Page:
monitored over time, and, for example, the amount of fine imposed is the outcome of an assessment
involving other factors, such as whether the speeding is a repeat offence or whether the driver has had
other recent traffic violations.
An automated process produces what is in effect a recommendation concerning a data subject. If a
human being reviews and takes account of other factors in making the final decision, that decision
would not be ‘based solely’ on automated processing.
Hypothetically, a credit card company might reduce a customer’s card limit, based not on that
customer’s own repayment history, but on non-traditional credit criteria, such as an analysis of other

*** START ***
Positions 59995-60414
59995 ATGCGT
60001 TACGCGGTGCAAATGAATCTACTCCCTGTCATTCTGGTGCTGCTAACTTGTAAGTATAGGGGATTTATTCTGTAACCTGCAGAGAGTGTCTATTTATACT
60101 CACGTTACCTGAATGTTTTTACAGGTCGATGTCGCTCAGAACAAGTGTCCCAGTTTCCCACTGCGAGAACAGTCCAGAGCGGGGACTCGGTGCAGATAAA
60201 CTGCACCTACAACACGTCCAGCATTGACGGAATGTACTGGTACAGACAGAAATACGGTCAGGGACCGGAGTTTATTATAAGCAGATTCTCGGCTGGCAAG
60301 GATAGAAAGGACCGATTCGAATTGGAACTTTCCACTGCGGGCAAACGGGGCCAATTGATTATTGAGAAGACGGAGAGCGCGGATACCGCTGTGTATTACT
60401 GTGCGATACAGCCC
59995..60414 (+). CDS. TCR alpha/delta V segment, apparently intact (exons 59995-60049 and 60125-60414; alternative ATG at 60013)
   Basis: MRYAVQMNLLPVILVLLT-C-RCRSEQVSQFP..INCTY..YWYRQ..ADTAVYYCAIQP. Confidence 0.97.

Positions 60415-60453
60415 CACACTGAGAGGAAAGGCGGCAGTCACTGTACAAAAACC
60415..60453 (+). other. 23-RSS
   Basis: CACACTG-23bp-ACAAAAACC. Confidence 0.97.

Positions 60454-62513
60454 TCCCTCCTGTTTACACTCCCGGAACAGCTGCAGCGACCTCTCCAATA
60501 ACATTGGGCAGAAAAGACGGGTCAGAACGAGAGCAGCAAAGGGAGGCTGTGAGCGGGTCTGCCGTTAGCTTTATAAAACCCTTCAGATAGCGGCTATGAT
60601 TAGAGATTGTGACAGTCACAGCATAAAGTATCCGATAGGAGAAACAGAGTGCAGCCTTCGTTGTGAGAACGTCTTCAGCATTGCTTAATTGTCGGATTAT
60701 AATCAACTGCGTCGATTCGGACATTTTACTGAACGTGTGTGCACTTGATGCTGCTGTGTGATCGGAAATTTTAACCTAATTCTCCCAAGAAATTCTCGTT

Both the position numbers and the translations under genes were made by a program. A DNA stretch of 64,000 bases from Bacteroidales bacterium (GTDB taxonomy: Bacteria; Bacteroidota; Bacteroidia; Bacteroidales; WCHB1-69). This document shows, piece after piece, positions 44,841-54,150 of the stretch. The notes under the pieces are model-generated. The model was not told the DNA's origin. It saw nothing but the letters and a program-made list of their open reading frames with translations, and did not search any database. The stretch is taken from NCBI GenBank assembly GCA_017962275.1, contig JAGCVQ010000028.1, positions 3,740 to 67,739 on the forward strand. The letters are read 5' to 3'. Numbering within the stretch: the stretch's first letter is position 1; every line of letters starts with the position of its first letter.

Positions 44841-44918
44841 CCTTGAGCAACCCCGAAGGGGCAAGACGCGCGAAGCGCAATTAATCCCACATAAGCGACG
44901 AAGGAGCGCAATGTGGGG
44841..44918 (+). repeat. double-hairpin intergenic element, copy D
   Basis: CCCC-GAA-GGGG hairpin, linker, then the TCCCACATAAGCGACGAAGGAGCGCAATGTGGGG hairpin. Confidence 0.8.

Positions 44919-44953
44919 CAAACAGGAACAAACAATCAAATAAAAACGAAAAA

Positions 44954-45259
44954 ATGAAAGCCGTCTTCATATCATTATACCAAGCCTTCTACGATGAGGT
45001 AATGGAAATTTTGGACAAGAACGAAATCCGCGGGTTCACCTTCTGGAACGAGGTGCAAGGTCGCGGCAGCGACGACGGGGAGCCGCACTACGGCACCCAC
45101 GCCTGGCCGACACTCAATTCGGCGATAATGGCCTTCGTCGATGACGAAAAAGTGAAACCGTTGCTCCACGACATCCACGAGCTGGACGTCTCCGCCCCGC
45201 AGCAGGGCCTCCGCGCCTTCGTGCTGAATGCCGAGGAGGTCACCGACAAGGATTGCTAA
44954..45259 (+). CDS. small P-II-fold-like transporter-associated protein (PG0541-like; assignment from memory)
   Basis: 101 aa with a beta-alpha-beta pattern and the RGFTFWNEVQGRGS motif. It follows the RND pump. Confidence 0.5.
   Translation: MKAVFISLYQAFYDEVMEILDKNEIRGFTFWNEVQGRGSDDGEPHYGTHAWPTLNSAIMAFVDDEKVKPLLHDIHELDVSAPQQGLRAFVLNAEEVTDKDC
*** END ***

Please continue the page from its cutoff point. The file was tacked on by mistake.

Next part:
customers living in the same area who shop at the same stores.
This could mean that someone is deprived of opportunities based on the actions of others.
In a different context using these types of characteristics might have the advantage of extending credit
to those without a conventional credit history, who would otherwise have been denied.
A controller uses credit scoring to assess and reject an individual’s loan application. The score may
have been provided by a credit reference agency, or calculated directly based on information held by
Regardless of the source (and information on the source must be provided to the data subject under
Article 14 (2) (f) where the personal data have not been obtained from the data subject), if the
controller is reliant upon this score it must be able to explain it and the rationale, to the data subject.